Comparison of two railgun power supply architectures to quantify the energy dissipated after the projectile leaves the railgun
Stewart, Mitchell C.
Julian, Alexander L.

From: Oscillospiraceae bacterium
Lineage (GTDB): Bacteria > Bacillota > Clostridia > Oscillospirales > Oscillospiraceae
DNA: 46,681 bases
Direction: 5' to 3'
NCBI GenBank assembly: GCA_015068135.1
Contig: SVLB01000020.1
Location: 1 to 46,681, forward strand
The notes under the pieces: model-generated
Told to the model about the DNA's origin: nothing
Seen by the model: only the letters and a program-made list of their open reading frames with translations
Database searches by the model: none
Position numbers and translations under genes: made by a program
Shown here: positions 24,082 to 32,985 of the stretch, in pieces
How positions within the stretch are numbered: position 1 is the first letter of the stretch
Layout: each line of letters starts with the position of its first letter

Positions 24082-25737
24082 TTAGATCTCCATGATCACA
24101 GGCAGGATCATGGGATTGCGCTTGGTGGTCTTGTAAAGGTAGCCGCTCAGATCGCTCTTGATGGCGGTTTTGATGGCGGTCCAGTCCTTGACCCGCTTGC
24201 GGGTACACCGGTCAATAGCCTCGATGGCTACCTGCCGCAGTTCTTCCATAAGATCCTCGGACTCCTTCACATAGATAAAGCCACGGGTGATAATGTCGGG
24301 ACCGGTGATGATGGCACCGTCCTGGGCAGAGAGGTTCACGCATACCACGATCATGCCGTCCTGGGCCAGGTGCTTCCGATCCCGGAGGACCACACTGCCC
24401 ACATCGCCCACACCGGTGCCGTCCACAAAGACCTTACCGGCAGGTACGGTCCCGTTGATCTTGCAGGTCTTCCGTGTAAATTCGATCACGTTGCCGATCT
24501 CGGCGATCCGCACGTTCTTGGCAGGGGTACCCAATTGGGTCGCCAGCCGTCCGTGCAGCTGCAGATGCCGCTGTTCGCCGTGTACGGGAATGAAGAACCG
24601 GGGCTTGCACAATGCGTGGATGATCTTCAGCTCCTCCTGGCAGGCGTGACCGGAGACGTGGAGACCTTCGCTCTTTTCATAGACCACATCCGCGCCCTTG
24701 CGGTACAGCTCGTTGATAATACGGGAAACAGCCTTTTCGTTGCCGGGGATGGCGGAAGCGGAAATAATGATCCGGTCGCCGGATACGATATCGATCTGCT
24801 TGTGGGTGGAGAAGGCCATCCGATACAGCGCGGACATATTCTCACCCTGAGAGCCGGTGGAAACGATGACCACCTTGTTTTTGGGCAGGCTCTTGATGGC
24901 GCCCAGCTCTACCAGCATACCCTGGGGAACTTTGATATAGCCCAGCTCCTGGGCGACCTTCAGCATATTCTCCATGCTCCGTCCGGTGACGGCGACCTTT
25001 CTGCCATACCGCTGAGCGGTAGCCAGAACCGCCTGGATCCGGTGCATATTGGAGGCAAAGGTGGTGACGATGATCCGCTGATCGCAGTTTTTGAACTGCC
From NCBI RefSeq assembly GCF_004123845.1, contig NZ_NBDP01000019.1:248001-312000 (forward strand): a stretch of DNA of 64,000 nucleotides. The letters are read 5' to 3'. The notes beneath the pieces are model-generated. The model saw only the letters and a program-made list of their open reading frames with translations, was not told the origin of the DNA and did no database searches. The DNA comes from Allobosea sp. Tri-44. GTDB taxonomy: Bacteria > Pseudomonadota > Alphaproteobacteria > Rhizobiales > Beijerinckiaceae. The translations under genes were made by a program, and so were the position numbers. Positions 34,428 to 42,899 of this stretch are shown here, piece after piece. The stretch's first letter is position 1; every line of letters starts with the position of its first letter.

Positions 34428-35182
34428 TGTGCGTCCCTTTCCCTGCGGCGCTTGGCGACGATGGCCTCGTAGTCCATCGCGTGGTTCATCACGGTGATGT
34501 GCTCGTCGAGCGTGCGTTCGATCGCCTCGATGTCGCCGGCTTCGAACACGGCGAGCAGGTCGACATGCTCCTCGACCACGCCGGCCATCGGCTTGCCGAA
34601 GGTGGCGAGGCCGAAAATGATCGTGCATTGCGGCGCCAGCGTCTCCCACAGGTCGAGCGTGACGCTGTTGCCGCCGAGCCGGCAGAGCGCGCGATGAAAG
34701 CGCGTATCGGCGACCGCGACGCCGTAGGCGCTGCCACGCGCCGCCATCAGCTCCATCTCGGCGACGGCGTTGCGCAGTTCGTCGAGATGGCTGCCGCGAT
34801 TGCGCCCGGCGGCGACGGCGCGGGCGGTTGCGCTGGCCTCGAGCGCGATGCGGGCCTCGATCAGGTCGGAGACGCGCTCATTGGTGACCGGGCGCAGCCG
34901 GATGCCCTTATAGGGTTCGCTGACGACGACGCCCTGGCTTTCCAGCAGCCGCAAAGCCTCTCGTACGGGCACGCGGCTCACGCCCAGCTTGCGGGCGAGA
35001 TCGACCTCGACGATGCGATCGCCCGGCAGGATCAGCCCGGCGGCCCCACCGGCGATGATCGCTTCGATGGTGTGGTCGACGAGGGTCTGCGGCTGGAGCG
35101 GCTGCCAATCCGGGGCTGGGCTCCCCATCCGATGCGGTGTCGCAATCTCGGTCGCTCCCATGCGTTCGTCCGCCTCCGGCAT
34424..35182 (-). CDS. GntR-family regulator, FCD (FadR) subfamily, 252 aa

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Railgun muzzle flash, or post-fire arcing, is a major concern to the Navy because of the potential associated thermal stresses. In this thesis, we compared two railgun power supplies in Matlab Simulink to quantify their associated post-fire energy. When the armature exits the rails, a finite energy from the railgun pulsed-power supply is inductively stored in the rails and discharges at the muzzle. This energy, which is due to the loss of the low-voltage electrical contact that is ordinarily between the armature and the rail, is forced by the system inductance to flow as an electrical discharge, creating a muzzle flash. Quantification of this post-fire rail energy in our simulation from both the existing railgun power supply and the proposed power supply--a thyristor-based power supply versus a buck-boost converter, respectively--reveals that the buck-boost converter topology is better suited for the railgun, particularly at minimizing the post-fire muzzle energy. The minimization of the post-fire energy allows for an extended rail life and potentially longer usage.
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